Saif Ali Khan has claimed that the reports of him having bought back his ancestral home - the renowned Pataudi Palace - from an Indian hotel chain are a “massive exaggeration.” According to him, the property is “priceless” and disputed rumoured price of INR800 crore is false too.
In a recent interview, Khan revealed that since he already owns Pataudi Palace, he doesn’t have to buy it back but there were other financial arrangements made, reported Hindustan Times. The actor, who recently returned to Mumbai after a quick visit to Pataudi, said that its estimated worth is “a miscommunication, really.”
“It’s impossible to put a value to it in monetary terms because emotionally, the property is priceless. My grandparents and father are buried there, there’s security, serenity and a spiritual connection there for me,” Khan stated. “The land goes back by a few centuries but the palace that my grandfather built for my grandmother is around a hundred years old.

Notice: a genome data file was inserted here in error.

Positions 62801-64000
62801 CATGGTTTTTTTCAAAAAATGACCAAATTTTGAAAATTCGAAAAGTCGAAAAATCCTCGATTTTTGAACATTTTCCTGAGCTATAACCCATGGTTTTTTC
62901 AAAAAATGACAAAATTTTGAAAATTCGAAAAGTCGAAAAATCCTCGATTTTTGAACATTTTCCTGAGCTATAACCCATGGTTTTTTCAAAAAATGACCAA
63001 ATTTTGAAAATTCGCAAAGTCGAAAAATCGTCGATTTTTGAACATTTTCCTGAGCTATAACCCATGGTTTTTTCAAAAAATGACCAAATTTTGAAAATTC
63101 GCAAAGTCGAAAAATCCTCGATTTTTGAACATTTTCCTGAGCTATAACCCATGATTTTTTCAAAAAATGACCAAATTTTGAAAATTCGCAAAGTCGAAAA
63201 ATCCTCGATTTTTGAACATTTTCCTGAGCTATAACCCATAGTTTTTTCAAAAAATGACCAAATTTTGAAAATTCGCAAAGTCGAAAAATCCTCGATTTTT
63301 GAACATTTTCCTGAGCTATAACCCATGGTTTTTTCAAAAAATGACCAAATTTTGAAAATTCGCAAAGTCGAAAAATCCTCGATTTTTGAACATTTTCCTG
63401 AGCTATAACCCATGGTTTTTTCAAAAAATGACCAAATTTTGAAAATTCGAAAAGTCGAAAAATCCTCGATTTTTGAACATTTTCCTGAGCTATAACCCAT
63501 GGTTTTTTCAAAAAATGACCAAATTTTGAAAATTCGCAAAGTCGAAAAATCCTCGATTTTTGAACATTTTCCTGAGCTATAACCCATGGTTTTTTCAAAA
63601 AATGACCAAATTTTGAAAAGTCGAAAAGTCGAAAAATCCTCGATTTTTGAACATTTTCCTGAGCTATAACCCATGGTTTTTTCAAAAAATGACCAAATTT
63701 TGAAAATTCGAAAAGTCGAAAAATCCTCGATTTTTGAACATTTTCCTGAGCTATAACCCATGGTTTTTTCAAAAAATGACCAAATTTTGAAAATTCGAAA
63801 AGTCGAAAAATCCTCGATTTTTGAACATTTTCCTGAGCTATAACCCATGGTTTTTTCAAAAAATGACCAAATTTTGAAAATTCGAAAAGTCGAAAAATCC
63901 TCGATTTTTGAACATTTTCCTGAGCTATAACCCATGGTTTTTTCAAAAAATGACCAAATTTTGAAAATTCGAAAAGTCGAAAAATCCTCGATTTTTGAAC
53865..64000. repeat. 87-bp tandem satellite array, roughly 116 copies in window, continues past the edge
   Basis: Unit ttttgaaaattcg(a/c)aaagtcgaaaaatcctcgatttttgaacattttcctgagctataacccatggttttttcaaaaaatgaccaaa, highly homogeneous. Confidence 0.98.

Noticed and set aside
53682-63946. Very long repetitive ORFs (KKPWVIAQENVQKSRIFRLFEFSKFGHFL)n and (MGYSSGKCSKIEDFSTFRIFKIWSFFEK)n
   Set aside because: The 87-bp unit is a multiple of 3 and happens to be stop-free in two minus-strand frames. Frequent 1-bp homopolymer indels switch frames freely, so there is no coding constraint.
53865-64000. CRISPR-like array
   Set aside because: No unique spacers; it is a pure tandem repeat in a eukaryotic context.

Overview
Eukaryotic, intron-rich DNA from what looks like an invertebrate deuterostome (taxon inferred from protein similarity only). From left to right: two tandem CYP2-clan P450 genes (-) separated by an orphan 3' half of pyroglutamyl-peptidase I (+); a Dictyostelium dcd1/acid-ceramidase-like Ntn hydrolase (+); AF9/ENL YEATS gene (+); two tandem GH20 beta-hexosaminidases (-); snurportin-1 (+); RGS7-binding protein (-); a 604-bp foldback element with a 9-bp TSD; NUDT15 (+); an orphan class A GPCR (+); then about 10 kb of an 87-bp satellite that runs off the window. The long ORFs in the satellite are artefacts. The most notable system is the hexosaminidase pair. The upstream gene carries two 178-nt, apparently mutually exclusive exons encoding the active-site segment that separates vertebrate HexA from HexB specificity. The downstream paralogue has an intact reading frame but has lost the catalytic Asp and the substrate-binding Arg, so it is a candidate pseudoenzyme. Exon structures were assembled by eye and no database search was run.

He was the ruling monarch then, but since, privy purses and titles have been abolished. This is a different time, which is why my father leased it out and Francis (Wacziarg) and Aman (Nath), who ran a hotel in the palace, took good care of the property and were like family. My mother (Sharmila Tagore) has a cottage there and she was always comfortable.”
But the superstar wanted to have Pataudi Palace back in the family after his father’s death, though. “When I was offered the chance, I wrapped up the lease that was left, paid up and took possession of our home again. It was a fair financial arrangement and contrary to reports, I did not have to buy it back because I already owned it,” he clarified. “In my teenage years, I was the black sheep, so, it feels nice now to do this for the family and our heritage.”
Khan rents out certain portions of the property for film shoots so that it can sustain itself. “So, even the house I’m supposed to have inherited has been earned back through money from films. You can’t live off the past. At least we can’t in our family, because there was nothing. There is history, culture, beautiful photographs and, of course, some land. It has been a privileged upbringing. But there’s been no inheritance.”
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